CNN and Fox had different takes on the Pope’s new book, “Memory and Identity.” CNN ran a Reuters story and Fox ran an AP story. CNN leads with the headline, “Pope: Gay marriage is ‘evil’.” Fox leads with “Pope recalls brush with death in new book.” CNN focuses on the sensational aspects of the book and mentions three specific issues: gay marriage, abortion (“legal extermination”), and whether or not a communist government was behind the plot to kill him in 1981. Fox devotes the most space to the assassination attempt and how the Pope dealt with that. Some of the Pope’s comments on abortion are discussed. Gay marriage is not mentioned at all in Fox’s AP article but it is the headline for CNN’s article. Fox’s article does say the following which is not in CNN’s article:

In the book, the pope said the countries freed from Soviet domination and communist rule at the end of the Cold War — including his native Poland, which is overwhelmingly Roman Catholic — must resist cultural influences from largely secular Western Europe.

"The basic threat facing Central Europe now is having its identity subdued. ... What is the risk?" he wrote. "It is uncritically falling under the influence of negative cultural patterns spread in the West."

CNN notes some negative reaction, and the Vatican’s response, to the Pope’s comments on abortion and the “extermination” reference.

I know it is obvious to some but getting you news form multiple sources is important.

Links to the articles:
http://www.cnn.com/2005/WORLD/europe/02/23/pope.book.reut/index.html
http://www.foxnews.com/story/0,2933,147975,00.html

Bush and Putin -- photos

I do not want to get too hung up on the photos that accompany the articles. Often CNN and Fox have very comparable pictures. However, on Bush’s trip to Europe I’ve noticed that Fox’s pictures present a slightly more positive view of the President and his relationship with other leaders. I’ve noted a few examples in earlier posts and here is another. These pictures are from Bush in Slovakia and meetings with Russia’s Putin. CNN has one distant picture of Bush speaking as shown below and one picture of Putin and Bush together that was not with the article but on the "Inside Politics" page. Fox has a picture of him just before speaking but, in addition, the two other pictures shown below when he was with Putin. All of the pictures are from the AP so it would seem that Fox and CNN had the same potential choices to make. Why are Fox’s more positive (or CNN’s not as positive as they could be)?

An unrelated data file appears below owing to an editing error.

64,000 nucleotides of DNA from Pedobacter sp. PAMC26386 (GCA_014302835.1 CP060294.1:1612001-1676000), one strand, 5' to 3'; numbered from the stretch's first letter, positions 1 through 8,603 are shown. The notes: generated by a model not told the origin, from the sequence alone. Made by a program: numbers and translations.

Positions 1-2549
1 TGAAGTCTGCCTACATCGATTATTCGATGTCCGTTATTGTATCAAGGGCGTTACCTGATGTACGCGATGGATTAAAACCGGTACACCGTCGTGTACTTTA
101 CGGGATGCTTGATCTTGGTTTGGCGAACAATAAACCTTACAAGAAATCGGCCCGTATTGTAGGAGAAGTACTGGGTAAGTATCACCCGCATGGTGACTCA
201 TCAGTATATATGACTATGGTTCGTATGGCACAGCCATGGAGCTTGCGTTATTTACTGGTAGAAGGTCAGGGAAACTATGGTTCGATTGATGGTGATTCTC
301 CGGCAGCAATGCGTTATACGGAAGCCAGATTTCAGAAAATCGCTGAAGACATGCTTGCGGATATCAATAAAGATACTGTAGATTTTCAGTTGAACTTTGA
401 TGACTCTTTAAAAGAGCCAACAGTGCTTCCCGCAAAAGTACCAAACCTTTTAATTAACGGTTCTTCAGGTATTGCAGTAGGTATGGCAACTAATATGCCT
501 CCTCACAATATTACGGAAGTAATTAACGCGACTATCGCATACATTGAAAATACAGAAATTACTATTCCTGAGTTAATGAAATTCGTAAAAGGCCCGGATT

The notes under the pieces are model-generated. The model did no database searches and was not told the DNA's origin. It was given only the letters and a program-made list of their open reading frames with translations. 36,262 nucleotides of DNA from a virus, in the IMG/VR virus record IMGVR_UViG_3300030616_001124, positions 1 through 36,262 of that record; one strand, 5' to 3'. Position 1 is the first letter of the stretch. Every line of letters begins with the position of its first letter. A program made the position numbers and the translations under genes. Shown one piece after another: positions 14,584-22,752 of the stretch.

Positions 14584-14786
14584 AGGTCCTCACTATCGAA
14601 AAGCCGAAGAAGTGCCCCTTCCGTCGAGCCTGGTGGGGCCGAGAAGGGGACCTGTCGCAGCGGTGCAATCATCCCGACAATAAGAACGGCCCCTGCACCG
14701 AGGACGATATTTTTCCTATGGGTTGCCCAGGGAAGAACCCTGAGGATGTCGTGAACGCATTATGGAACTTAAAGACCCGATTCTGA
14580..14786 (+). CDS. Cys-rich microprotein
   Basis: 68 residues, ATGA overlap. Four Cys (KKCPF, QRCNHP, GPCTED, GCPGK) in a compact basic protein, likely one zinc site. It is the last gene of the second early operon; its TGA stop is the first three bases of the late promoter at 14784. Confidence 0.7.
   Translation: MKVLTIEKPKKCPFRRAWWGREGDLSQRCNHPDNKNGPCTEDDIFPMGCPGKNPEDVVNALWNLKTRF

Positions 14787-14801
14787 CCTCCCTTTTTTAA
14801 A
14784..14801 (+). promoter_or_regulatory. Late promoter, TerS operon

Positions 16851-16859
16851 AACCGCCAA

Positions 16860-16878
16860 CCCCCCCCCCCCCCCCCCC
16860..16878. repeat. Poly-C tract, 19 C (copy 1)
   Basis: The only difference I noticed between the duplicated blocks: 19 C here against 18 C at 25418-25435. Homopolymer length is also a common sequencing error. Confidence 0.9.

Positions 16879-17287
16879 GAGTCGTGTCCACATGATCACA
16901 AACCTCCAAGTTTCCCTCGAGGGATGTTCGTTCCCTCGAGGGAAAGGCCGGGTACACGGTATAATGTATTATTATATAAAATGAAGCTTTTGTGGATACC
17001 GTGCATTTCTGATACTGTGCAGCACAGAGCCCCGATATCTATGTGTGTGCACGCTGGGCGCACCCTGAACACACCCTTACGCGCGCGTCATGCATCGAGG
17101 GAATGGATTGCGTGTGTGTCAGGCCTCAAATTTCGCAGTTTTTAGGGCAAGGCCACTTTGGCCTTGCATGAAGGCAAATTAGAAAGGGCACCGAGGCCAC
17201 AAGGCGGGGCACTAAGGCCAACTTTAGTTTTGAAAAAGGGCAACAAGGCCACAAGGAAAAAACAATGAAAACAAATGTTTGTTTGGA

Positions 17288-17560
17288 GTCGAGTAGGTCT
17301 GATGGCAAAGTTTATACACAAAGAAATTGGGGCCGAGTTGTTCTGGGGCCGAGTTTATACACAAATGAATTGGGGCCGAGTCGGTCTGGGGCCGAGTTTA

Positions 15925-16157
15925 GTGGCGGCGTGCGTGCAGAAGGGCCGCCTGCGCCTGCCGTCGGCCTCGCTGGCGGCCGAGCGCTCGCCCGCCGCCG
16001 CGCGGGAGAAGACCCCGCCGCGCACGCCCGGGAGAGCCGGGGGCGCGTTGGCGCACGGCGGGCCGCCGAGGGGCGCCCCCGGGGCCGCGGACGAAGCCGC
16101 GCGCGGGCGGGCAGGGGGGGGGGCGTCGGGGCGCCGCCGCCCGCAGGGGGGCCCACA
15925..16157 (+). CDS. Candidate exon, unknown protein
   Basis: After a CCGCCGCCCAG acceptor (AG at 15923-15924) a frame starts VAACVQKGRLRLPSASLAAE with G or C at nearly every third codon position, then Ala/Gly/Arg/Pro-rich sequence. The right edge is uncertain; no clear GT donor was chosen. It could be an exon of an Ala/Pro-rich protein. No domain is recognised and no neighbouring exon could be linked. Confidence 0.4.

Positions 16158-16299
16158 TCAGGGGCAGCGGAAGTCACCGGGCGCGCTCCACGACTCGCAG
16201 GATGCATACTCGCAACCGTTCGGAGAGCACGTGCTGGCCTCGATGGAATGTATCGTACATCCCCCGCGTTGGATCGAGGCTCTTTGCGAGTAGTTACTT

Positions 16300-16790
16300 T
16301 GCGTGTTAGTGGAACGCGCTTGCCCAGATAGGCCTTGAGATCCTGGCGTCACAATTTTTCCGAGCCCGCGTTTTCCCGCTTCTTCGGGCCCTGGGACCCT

CNN


CNN (AP) 2nd picture was not with article but on "Inside Politics" page




Posted by Hello
Fox (AP) ...the third picture is Bush listening to a translation

Links to the articles:
http://www.cnn.com/2005/WORLD/europe/02/24/bush.europe/index.html
http://www.foxnews.com/story/0,2933,148559,00.html

Tuesday, February 22, 2005

AIDS Research

Both ran stories on the tight budget for the National Institutes of Health. This could potentially have a negative affect on AIDS research. CNN ran a Reuters story while Fox News had an AP article. Both articles have basically the same information but there are differences that might indicate Fox is being more favorable to the administration than CNN. Or, I could say that CNN is being a little harsher on the administration than Fox. Here are a few differences:

* After its opening sentence, CNN’s article goes right into the budget situation and later talks about the current goals of AIDS research. Fox first mentions some information about AIDS research and then talks about the specific budget situation, ending with more research information.

* CNN talks of “Bush administration’s 2006 budget.” Fox never uses Bush’s name or says the word “administration.”

* CNN’s article states: “The Bush administration has proposed its tightest budget as it seeks to curb budget deficits that have soared on its watch.” Fox does not mention the overall budget situation.

* Both articles talk about spending money wisely on the most promising research. Fox gives an example of a “a controversial study in Thailand that critics have attacked.” CNN gives no specific examples where money might be better spent.

* CNN, by word count, devotes 75% of the article to budget/funding issues. The rest of the article talks about the latest efforts in AIDS research. By contrast, Fox has 36% of its article about money issues and the rest on AIDS research methodology.

Final note: I am not saying that either article is better, just that they are different. You could probably merge these two article together and get a better picture of what is going on.

Links to the articles:
http://www.cnn.com/2005/ALLPOLITICS/02/22/health.funding.reut/index.html
http://www.foxnews.com/story/0,2933,148281,00.html

Headline Bias?